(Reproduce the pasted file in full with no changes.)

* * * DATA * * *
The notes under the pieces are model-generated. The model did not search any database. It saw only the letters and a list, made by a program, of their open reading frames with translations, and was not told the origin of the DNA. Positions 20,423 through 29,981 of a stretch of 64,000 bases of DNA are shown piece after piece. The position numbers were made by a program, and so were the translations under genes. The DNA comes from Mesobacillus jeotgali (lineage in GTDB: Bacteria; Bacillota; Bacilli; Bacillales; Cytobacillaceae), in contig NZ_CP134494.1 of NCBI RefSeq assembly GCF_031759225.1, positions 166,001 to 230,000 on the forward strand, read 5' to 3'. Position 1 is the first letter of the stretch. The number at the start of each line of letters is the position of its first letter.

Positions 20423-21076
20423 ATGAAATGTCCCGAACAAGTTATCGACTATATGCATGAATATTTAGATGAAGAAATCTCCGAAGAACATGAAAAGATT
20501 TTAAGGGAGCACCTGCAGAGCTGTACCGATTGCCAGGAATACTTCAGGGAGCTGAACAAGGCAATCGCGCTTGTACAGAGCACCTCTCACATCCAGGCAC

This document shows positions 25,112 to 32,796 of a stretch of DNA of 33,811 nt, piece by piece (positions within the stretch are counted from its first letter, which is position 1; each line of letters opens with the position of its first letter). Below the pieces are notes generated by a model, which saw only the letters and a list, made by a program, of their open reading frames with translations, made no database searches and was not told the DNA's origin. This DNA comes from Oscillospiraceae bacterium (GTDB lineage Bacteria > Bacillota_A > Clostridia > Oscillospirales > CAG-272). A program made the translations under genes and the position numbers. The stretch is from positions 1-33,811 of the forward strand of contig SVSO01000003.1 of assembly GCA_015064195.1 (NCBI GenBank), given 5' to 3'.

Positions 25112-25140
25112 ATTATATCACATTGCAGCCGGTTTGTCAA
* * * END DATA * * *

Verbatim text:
The notes under the pieces are model-generated. The model did not search any database. It saw only the letters and a list, made by a program, of their open reading frames with translations, and was not told the origin of the DNA. Positions 20,423 through 29,981 of a stretch of 64,000 bases of DNA are shown piece after piece. The position numbers were made by a program, and so were the translations under genes. The DNA comes from Mesobacillus jeotgali (lineage in GTDB: Bacteria; Bacillota; Bacilli; Bacillales; Cytobacillaceae), in contig NZ_CP134494.1 of NCBI RefSeq assembly GCF_031759225.1, positions 166,001 to 230,000 on the forward strand, read 5' to 3'. Position 1 is the first letter of the stretch. The number at the start of each line of letters is the position of its first letter.

Positions 20423-21076
20423 ATGAAATGTCCCGAACAAGTTATCGACTATATGCATGAATATTTAGATGAAGAAATCTCCGAAGAACATGAAAAGATT
20501 TTAAGGGAGCACCTGCAGAGCTGTACCGATTGCCAGGAATACTTCAGGGAGCTGAACAAGGCAATCGCGCTTGTACAGAGCACCTCTCACATCCAGGCAC

This document shows positions 25,112 to 32,796 of a stretch of DNA of 33,811 nt, piece by piece (positions within the stretch are counted from its first letter, which is position 1; each line of letters opens with the position of its first letter). Below the pieces are notes generated by a model, which saw only the letters and a list, made by a program, of their open reading frames with translations, made no database searches and was not told the DNA's origin. This DNA comes from Oscillospiraceae bacterium (GTDB lineage Bacteria > Bacillota_A > Clostridia > Oscillospirales > CAG-272). A program made the translations under genes and the position numbers. The stretch is from positions 1-33,811 of the forward strand of contig SVSO01000003.1 of assembly GCA_015064195.1 (NCBI GenBank), given 5' to 3'.

Positions 25112-25140
25112 ATTATATCACATTGCAGCCGGTTTGTCAA